You know, everyone thinks we’re gonna be the next leaders of the world – the new leaders of this world we live in. We’re going to be strong and compassionate. It’s not just about power. It’s about strength, wisdom and compassion. There are too many [problems] on Earth in this time and day for you to have some fucking cavalier attitude towards we humans, man, on planet Earth. And it’s like, we [are] all in this motherfucker together.
The gauntlet is being thrown down. And it’s an uncomfortable scenario for a lot of people. For me included because I want… I’m a peace-and-love person. I’m like, who the fuck wants to fight?
Mos Def knows exactly where he’s from and how far he and the American people need to go to get to the place where everyone is indeed created equal.
Mos Def: The Creator has a master plan… they make their plans, and the Creator makes his plans and the Creator creates the best.
Barack was supposed to happen at this particular time and it was written. We came over here as cargo. And the people who did survive that when they were here, they were making plans and the people they got torn from was making plans too. My ancestors prayed for a day like this. They prayed for, you know, Babylon war, and it happened. Babylon fall, anyway. If you think it don’t, then go to the museum and check out the Greeks and the Romans, the Aztecs, the Incans, the Mayans, the Egyptians.
Everybody that was like, it’s all about me, they become museum exhibits. And they’re not… they’re around but they’re not necessarily vital. They’ve been designated to another page of history.
Being a man is more than drinking legally, driving an automobile or knocking a woman up. It’s about doing the right thing.
Mos Def: I’m a dude’s dude. I love neighbourhood dudes. I’m one, you know, I love that. I love men who are men. You know, my dad was a real, and is, a real man. My grandpa… all these dudes are real dudes. That macho shit is like, come on, man. You can’t live and die in that space. It’s bigger than that and… they [are] teaching people to be selfish… they got women, [and are] really just devaluing themselves. We got the kids violent. It’s a bunch of bullshit.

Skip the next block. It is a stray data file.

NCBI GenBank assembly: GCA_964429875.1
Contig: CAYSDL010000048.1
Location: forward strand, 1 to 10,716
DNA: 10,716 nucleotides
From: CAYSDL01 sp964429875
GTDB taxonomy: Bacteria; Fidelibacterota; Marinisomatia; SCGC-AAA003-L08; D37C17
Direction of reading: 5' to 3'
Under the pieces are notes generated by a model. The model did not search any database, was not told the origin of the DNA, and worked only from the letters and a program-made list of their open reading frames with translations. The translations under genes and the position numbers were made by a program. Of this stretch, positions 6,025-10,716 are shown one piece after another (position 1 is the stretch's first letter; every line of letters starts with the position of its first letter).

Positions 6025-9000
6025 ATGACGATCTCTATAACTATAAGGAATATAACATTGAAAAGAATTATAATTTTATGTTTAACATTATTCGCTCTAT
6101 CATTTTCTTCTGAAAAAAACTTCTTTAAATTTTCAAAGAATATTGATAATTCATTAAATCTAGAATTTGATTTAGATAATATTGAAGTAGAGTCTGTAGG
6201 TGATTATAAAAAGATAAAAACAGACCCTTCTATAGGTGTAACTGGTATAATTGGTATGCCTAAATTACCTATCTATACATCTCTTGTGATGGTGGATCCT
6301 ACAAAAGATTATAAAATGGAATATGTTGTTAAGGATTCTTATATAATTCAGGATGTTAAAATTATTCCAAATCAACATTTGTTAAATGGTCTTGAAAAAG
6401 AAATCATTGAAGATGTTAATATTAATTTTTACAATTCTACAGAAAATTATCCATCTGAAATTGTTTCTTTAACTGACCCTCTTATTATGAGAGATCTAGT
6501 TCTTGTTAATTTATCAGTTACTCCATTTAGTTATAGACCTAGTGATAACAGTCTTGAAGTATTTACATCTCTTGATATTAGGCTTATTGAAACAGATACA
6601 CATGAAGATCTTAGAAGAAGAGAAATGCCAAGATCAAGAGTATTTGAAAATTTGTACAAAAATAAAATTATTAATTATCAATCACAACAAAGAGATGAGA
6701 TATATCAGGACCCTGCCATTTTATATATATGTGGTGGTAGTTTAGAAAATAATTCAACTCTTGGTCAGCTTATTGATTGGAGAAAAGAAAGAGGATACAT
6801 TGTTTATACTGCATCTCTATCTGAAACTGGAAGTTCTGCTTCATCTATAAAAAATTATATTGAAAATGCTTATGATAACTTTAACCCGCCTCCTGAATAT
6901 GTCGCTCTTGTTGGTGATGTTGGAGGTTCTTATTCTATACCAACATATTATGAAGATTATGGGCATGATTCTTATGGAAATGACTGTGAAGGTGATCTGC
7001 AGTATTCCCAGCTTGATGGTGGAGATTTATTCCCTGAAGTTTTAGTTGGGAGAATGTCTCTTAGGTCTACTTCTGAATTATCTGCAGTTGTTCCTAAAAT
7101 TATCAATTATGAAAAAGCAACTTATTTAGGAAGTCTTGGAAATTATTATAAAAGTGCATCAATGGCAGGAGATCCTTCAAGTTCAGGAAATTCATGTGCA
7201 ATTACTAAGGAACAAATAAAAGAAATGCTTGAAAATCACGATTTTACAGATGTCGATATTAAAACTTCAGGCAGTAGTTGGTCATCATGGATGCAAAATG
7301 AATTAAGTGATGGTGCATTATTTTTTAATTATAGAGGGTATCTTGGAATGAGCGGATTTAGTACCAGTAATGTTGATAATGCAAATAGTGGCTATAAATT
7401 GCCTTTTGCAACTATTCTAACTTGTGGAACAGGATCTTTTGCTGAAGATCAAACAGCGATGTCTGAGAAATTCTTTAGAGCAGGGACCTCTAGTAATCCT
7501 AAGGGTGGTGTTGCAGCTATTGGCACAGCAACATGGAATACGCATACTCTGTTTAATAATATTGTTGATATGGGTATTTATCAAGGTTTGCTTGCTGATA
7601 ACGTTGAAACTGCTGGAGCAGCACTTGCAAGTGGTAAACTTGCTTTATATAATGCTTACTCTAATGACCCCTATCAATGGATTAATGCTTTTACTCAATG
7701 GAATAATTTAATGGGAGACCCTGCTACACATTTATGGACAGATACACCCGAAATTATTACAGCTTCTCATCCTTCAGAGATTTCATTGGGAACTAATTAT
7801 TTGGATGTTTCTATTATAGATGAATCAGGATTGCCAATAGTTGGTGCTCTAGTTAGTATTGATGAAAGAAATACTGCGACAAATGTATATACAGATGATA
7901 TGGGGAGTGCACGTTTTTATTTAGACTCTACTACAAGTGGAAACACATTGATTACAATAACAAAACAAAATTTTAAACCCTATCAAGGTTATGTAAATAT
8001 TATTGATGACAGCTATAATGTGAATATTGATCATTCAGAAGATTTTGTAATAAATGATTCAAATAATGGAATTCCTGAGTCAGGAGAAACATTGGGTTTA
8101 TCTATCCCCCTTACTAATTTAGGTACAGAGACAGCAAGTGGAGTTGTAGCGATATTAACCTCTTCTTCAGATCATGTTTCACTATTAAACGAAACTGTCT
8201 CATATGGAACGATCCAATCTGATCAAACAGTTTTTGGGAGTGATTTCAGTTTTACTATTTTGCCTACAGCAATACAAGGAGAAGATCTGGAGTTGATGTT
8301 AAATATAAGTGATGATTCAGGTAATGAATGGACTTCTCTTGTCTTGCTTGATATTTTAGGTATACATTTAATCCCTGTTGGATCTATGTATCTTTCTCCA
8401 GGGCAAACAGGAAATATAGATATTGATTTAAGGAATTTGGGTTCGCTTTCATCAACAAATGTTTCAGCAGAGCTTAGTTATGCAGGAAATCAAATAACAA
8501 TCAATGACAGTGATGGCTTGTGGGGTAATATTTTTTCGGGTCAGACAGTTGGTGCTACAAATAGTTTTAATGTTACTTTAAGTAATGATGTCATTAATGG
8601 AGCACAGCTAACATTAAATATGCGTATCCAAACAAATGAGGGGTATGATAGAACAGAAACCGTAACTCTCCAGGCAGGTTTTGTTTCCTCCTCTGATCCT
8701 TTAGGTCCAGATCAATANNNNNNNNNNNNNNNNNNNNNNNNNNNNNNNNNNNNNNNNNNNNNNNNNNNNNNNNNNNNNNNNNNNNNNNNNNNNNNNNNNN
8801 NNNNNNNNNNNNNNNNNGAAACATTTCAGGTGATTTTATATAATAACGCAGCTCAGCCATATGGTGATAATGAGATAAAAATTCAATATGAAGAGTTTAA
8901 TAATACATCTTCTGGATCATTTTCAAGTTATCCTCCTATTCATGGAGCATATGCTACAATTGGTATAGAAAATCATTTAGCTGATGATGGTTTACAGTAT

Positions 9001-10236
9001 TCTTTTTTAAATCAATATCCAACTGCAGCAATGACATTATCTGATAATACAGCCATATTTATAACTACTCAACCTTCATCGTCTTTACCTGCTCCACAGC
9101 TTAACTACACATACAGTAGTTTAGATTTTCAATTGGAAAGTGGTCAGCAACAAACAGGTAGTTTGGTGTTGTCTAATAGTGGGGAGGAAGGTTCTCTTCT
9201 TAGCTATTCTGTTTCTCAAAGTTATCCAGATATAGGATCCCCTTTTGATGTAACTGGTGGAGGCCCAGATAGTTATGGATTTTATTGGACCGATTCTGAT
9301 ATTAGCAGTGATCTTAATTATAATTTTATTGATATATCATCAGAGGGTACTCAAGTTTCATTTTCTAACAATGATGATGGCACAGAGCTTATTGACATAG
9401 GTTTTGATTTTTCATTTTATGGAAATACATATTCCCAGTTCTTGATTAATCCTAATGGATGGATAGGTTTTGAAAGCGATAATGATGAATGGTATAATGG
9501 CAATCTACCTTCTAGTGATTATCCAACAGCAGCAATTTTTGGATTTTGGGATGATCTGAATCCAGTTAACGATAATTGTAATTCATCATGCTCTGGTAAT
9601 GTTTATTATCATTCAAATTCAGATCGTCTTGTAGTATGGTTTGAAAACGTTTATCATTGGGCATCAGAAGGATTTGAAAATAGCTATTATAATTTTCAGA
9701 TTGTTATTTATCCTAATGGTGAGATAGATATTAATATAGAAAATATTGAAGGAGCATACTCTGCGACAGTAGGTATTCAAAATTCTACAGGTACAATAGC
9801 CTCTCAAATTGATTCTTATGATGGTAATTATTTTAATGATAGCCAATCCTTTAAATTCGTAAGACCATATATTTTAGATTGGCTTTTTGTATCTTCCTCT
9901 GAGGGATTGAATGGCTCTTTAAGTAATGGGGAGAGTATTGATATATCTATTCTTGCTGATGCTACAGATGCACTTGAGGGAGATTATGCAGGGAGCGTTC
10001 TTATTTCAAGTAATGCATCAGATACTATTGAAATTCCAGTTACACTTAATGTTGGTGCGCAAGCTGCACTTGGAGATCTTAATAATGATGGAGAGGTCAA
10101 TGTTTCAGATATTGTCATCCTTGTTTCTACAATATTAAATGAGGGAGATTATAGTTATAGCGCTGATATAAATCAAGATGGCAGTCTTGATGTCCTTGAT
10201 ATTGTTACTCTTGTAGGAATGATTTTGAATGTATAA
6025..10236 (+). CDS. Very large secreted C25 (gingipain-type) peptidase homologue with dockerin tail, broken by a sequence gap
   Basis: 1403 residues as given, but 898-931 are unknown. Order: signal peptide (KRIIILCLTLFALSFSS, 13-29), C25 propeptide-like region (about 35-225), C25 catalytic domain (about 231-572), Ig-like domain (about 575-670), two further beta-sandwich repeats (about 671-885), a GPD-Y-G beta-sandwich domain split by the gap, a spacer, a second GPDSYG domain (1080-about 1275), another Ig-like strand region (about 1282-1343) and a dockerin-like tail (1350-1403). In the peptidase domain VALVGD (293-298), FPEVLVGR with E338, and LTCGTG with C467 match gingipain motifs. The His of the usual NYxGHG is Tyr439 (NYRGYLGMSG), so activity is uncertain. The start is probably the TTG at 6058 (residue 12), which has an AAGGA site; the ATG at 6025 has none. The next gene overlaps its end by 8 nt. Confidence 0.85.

I’m gonna tell these motherfuckers, “You’re a pig, you’re a creep.” And yeah, I got a right to be hostile because you’re fucking with me. That’s different. As opposed to just, like, you know, I’m smacking bitches just for fun. I don’t even know if there’s a song out but there probably is, you know, it’s just sad. Because the fifth and sixth graders hear that shit and that becomes a philosophical premise. It’s an agent for how to negotiate a relationship with the world.
In the ten years since his debut, Mos Def has been selective about what he delivers to the hip hop world. He’s shaken them with his punk-funk-hip hop outfit, Black Jack Johnson, and developed a legion of followers through his work with Talib Kweli with Black Star. Now the mic is his again.
Mos Def: I feel that my contribution […] to hip hop and to music is singular to say the least, and singularly positive and excellent. It’s a lot of that pound for pound, greatest fighter in the world thing and, you know, I’ve always wanted to be one of the best. I mean, you know, I grew up listening to people who were considered, you know, like, legends and greats.
I’ve always wanted that Jimi Hendrix, Muhammad Ali, John Coltrane, Miles Davis… I wanted to be that writer, I’ve always wanted that. And to quote a proverb that says, “Do not speak too much, do not speak conspiracy. Be proud but do not remind the world of your deeds.” And then it ends in, “Many heroes are not yet born, many have already died.” So, it’s like, be proud of what you do, but have a humble heart. I’m extremely proud of this.
Compared to that swill that’s out there, I mean, you know it’s pretty easy to be better than swill but uh… it’s just on another level, man. I feel like my people needed it; I feel like the world needed it. I feel like I needed it and it’s here and they can’t erase it. They can’t erase it. This is the celestial broadcast. It’s coming through loud and fucking clear. You know, you can shut down, you can shut your blinds, but that is not going to stop the light.
It’s been ten years since my first solo album, so I feel like this is like a natural progression of everything I’ve been doing as an artist, you know… you know things that you don’t realise you know.
So I’m realising that I knew things that I didn’t realise I knew but I’m recognising a certain comfort and settlement with, okay, this is what I am, this is what I’m doing, this is who I am, and this is how I wanna ride. It doesn’t have anything to do with anything, just pure goodness relations, pure positive vibes.
I think a lot of it is Kismet. I feel like this is supposed to happen in this time, you know. I could have looked into the future and been like, “Where do you wanna see yourself in ten years?” This is a pretty good place to be.